This has been a victorious year for the battle-weary researchers
and activists who have spent entire careers combating violence in
1996 has produced the V-chip, the three-hour-a-week-rule (for
mandated network children's programming), impending TV ratings, and
two independent, multiyear studies that for the first time have the
support of both network and cable-TV producers. New
antimedia-violence programs also debuted at both the American
Medical Association and the National Council of Churches.
But, like creeping shadows in a horror film, the explosion of
new technologies such as the Internet and interactive video games
is threatening to darken this victory parade with entirely new and,
many say, more daunting challenges.
"The technology is going from passive to active," notes
Professor Brian Stonehill, who created the media studies program at
Pomona College in Claremont, Calif. "The violence is no longer
vicarious with interactive media. It's much more pernicious and
worrisome. Will we take responsibility for the thrill-seeking areas
of our culture? That's what we're wrangling with now," he adds.
Technology always moves ahead of society's moral and ethical
judgments, giving rise to a cultural lag, observes Richard Gelles,
director of the Family Violence Research Program at the University
of Rhode Island, in Kingston. While many people still can't afford
the expensive new hardware and software (the average cost of a new
computer setup is about $2,000 and video game decks average $200),
Mr. Gelles says society must move on to consider the new issue.
"The TV wars are over. The new wars are going to be brutal."
While years of research gave rise to the successes of the past
year, work in the new areas is just beginning. Many scholars who
might be expected to lead the charge are slow on the uptake. "I'm
overwhelmed by the Internet," says Jeff Cole, lead author on the
three-year network-funded study of television violence at UCLA's
Center for Communication Policy. At the same time, he acknowledges,
"It's the next frontier for everything."
Researchers, however, are not at ground zero. Much of what they
now know about the impact of violence and how to handle it applies
to these new technologies as well. For starters, the underlying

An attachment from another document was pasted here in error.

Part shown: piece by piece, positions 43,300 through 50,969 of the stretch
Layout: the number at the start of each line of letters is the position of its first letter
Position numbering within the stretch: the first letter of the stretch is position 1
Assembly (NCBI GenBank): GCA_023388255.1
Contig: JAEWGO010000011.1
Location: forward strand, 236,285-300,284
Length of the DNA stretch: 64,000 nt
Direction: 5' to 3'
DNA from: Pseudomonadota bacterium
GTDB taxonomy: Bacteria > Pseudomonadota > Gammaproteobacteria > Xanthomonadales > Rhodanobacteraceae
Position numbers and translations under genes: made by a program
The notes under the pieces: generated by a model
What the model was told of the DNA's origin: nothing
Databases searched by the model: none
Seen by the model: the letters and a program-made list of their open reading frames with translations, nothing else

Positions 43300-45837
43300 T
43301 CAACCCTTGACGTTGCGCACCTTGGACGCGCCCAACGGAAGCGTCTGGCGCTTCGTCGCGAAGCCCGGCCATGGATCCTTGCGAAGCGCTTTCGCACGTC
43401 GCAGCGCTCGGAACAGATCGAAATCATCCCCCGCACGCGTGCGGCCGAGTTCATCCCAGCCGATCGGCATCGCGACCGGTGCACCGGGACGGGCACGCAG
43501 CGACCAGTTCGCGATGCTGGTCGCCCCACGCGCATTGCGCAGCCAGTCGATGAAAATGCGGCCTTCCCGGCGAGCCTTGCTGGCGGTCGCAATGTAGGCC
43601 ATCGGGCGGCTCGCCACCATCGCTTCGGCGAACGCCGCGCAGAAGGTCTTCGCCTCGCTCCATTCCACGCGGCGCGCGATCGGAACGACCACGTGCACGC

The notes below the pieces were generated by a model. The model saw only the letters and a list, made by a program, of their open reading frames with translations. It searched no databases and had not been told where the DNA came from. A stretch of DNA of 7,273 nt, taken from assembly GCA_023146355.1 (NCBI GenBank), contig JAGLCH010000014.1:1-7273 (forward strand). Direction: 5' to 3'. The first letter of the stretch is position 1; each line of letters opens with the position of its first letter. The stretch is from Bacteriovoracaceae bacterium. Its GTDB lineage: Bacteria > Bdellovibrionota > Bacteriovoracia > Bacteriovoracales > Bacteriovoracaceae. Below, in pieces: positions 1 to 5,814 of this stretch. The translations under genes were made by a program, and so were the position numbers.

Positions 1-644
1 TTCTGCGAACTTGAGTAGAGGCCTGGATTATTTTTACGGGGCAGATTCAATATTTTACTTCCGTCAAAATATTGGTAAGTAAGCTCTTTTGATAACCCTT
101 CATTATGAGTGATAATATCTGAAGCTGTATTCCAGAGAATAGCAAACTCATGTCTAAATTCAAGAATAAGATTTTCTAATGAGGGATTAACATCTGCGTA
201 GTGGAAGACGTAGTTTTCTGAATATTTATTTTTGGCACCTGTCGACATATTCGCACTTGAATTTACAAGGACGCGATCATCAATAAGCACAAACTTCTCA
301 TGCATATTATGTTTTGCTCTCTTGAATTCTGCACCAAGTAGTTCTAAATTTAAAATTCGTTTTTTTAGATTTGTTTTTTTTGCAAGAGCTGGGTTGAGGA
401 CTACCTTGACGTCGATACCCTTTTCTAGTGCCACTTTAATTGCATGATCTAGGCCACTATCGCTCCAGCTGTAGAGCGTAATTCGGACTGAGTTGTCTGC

assumptions about the effects of violence are no longer debated by
most scholars. They are:
*Television violence can lead to imitation.
*Witnessing repeated violent acts can lead to desensitization
and a lack of empathy for human suffering.
*The cumulative impact of violence-laden imagery can lead to a
"mean-world" perspective, in which viewers have an unrealistically
dark view of life.
Next, says UCLA's Mr. Cole, progress has been made in
influencing the producers of material, in his case the networks. In
undertaking yet another study in a field littered with reports,
Cole's group was anxious to produce one that would make a
They took a qualitative or contextual approach to analyzing the
violence in network shows. In an area that has long been dominated
by quantitative scholarship, Cole's is the largest qualitative
study ever done. "We wanted to do something that was accessible to
the public, so that when we write about a show like 'America's
Funniest Home Videos,' we explain why."
The approach seems to have paid off. The UCLA report, which
issued the second of three annual parts in September, noted that
violence decreased from 1995 in several areas, notably in on-air
promotions and movies of the week.
Martin Franks, senior vice president at CBS Inc. confirms that,
in contrast to many other studies over the years, the UCLA study
"gets referred to a lot. It sits on an awful lot of desks at CBS."
Ed Donnerstein, director of research for this year's other big
report, The National Television Violence Study (NTVS), funded by
the cable industry, is less sanguine.
Noting that the UCLA study was extremely selective, targeting
only prime-time shows, the NTVS took a random sampling of a week's
worth of programming. …